Antibiotic Resistance Genes in Urban Air

Antibiotic Resistance Genes in Urban Air

Author: Marek Czykanski

Genes for antibiotic resistance are not only found in soils and waters, they also float in the air. It is known that bacteria pass on their resistance to their own offspring. The corresponding genes can also be transferred to other strains and species, among other things by bacteria taking up the free genetic material of dead cells. Such material is found, for example, in the form of so-called plasmids in the environment.

Jing Li, Peking University, China, and colleagues have studied the air in 19 cities worldwide in 2016 and 2017. They searched for 30 known antibiotic resistance genes in airborne particulate matter, which are responsible for resistance to seven different antibiotic classes (quinolones, β-lactams, macrolides, tetracyclines, sulfonamides, aminoglycosides, and vancomycins). For the Chinese town Xi’an, the scientists were also able to access data from the previous years and thus document the concentration of the resistance genes over a period of ten years.

The results show that almost everywhere resistance genes in the form of plasmids and other bacterial genomic particles flow around in the air. Overall, the most common gene was blaTEM, which makes bacteria resistant to β-lactam antibiotics such as penicillin. The second most common was quinolone, such as the ciprofloxacin-resistant gene qepA.

Which and how many resistance genes were to be found in the air differed significantly from city to city. In Beijing, the researchers found the largest variety of genes with 18 subtypes; in Zurich, Switzerland, for example, they found only six subtypes in particulate matter. The highest total concentration of resistance genes was detected in San Francisco, USA. There, the relative abundance of such genes in airborne particulate matter samples was 5.6, while in the Indonesian city of Bandung it was almost 100 times smaller. Also very low contaminated in comparison was the air in Hong Kong as well as in Zurich.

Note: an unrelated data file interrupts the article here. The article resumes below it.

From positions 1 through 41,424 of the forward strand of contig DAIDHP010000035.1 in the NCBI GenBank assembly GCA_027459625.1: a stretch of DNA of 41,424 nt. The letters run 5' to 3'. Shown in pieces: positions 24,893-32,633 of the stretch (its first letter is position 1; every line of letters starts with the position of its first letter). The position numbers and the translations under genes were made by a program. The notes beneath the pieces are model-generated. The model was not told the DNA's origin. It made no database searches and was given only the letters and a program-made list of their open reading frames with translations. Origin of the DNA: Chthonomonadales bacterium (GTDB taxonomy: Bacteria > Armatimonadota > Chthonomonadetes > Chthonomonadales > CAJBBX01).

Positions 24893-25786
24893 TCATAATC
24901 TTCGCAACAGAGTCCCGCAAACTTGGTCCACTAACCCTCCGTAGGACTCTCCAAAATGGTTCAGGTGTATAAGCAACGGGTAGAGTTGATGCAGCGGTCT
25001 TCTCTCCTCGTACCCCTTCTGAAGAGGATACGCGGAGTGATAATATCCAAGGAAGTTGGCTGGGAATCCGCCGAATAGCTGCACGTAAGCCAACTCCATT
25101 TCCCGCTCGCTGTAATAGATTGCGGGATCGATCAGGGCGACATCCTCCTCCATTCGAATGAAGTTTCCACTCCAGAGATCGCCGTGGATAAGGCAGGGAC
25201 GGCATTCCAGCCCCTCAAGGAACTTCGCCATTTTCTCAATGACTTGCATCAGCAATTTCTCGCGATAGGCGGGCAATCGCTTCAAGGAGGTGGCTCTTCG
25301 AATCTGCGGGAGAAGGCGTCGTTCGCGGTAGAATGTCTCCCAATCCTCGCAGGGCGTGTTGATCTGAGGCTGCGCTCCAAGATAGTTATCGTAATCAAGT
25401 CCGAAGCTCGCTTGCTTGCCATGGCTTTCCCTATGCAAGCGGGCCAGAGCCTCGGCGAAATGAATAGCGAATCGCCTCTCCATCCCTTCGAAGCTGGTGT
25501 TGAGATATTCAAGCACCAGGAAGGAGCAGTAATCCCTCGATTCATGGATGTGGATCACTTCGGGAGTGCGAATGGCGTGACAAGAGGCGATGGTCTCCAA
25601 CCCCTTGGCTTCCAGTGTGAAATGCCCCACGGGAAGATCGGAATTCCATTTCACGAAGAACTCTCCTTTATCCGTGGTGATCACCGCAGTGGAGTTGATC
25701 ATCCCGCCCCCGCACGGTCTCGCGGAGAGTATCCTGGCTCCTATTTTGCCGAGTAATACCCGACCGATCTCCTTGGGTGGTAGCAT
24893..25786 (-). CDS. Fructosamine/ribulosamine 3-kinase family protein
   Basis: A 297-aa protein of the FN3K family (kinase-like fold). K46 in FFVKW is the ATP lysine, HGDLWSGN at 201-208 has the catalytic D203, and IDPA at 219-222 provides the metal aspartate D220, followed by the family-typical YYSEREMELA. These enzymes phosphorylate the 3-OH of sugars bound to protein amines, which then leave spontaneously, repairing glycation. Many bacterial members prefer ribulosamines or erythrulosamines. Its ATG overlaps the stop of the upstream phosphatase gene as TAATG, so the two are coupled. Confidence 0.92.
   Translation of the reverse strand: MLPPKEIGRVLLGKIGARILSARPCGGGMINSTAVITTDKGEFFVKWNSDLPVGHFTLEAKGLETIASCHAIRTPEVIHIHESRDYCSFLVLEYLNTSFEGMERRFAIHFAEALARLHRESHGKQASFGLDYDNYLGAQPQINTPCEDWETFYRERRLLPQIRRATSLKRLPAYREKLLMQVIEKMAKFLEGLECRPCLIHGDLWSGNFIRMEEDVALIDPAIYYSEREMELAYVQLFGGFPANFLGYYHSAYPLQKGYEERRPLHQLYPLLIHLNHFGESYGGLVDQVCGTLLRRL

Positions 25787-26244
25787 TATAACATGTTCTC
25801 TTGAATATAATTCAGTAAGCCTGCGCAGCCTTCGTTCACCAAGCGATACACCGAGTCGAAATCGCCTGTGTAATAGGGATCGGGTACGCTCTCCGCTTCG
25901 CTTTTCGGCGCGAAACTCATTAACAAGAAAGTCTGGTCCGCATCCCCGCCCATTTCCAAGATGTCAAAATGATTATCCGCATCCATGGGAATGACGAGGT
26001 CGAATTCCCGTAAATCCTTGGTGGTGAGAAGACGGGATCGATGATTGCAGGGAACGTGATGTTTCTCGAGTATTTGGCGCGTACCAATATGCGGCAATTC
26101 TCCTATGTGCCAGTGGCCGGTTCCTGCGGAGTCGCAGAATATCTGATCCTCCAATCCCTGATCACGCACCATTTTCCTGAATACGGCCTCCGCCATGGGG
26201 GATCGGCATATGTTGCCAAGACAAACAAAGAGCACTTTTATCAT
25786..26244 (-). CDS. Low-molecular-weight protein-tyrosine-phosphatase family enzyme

Data from Xi’an also showed clearly that the problem of resistance has intensified in recent years: The relative frequency of the blaTEM gene has increased by 178 % between 2004 and 2014, and that of the qepA gene by 26 %. The concentration of all resistance genes was always highest in summer and lowest in autumn.

The concentration of such genes should be taken into account in assessing air quality in the future, the researchers suggest.

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